Data Dictionary: Census 1990
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Survey: Census 1990
Data Source: U.S. Census Bureau
Table: P31. Imputation Of Relationship [3]
Universe: Persons not substituted
Table Details
P31. Imputation Of Relationship
Universe: Persons not substituted
Variable Label
P031_001
P031_002
P031_003
Relevant Documentation:
Excerpt from: Social Explorer, U.S. Census Bureau; Census of Population and Housing, 1990: Summary Tape File 1 on CD-ROM [machine-readable data files] / prepared by the Bureau of the Census. Washington: The Bureau [producer and distributor], 1991.
 
Editing of Unacceptable Data
The objective of the processing operation is to produce a set of data that describes the population as accurately and clearly as possible. To meet this objective, questionnaires were edited during field data collection operations for consistency, completeness, and acceptability. Questionnaires were also reviewed by census clerks for omissions, certain inconsistencies, and population coverage. For example, write-in entries such as "Don't know" or "NA" were considered unacceptable. For some district offices, the initial edit was automated; however, for the majority of the district offices, it was performed by clerks. As a result of this operation, a telephone or personal visit follow-up was made to obtain missing information. Potential coverage errors were included in the follow-up, as well as a sample of questionnaires with omissions or inconsistencies.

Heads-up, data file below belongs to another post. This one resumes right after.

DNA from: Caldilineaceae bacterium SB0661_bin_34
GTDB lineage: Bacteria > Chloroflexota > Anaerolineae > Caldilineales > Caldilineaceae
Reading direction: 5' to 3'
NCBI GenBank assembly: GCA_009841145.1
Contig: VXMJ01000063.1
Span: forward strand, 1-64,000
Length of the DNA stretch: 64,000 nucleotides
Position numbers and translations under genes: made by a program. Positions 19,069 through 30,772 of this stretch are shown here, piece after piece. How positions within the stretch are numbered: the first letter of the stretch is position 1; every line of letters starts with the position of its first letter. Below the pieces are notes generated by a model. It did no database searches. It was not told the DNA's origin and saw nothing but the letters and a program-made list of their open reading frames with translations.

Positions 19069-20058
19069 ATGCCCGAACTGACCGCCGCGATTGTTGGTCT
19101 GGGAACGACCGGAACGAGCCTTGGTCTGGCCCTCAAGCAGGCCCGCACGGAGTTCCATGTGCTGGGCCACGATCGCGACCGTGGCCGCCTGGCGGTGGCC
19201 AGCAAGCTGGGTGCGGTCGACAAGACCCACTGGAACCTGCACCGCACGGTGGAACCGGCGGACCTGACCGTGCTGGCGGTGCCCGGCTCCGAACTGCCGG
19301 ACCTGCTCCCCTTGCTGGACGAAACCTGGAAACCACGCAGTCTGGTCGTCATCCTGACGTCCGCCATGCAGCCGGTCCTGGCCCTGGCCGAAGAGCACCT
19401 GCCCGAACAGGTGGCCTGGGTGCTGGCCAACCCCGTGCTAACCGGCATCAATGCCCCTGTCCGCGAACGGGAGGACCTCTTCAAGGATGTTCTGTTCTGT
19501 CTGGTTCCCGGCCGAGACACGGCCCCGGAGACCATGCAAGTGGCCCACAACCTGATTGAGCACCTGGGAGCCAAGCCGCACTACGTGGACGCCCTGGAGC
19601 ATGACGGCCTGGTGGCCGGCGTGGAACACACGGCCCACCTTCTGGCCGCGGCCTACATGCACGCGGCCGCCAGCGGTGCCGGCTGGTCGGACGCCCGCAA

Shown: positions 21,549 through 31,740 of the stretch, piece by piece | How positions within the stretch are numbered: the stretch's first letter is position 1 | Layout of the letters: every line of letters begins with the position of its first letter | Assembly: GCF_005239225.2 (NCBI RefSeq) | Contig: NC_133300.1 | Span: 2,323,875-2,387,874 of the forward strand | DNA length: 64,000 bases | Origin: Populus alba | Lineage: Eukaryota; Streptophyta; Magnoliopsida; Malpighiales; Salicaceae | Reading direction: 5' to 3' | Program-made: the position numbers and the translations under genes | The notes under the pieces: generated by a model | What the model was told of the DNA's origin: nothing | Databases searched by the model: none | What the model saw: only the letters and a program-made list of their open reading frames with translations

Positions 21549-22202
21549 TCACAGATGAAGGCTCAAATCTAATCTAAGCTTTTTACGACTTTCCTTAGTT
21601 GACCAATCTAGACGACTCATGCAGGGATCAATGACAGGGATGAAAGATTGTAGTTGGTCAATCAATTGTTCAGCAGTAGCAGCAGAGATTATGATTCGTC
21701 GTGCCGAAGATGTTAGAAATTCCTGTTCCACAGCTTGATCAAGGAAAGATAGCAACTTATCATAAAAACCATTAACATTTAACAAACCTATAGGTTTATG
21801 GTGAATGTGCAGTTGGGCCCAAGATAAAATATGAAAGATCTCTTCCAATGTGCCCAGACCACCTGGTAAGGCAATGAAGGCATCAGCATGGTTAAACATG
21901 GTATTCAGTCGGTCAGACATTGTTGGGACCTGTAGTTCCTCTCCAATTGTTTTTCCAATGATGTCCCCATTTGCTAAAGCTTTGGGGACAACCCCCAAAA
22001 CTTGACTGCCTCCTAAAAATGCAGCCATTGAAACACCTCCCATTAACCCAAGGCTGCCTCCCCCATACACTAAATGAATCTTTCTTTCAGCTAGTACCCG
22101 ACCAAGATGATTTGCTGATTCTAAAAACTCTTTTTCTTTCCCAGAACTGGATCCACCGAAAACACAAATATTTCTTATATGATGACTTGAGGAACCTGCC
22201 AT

Subsequent to field operations, remaining incomplete or inconsistent information on the questionnaires was assigned using imputation procedures during the final automated edit of the collected data. Allocations, or computer assignments of acceptable codes in place of unacceptable entries or blanks, are needed most often when an entry for a given item is lacking or when the information reported for a person or housing unit on that item is inconsistent with other information for that same person or housing unit. As in previous censuses, the general procedure for changing unacceptable entries was to assign an entry for a person or housing unit that was consistent with entries for persons or housing units with similar characteristics. The assignment of acceptable codes in place of blanks or unacceptable entries enhances the usefulness of the data.

Another way in which corrections were made during the computer editing process was through substitution; that is, the assignment of a full set of characteristics for a person or housing unit. When there was an indication that a housing unit was occupied, but the questionnaire contained no information for the people within the household, or the occupants were not listed on the questionnaire, a previously accepted household was selected as a substitute, and the full set of characteristics for the substitute was duplicated. The assignment of the full set of housing characteristics occurred when there was no housing information available. If the housing unit was determined to be occupied, the housing characteristics were assigned from a previously processed occupied unit. If the housing unit was vacant, the housing characteristics were assigned from a previously processed vacant unit.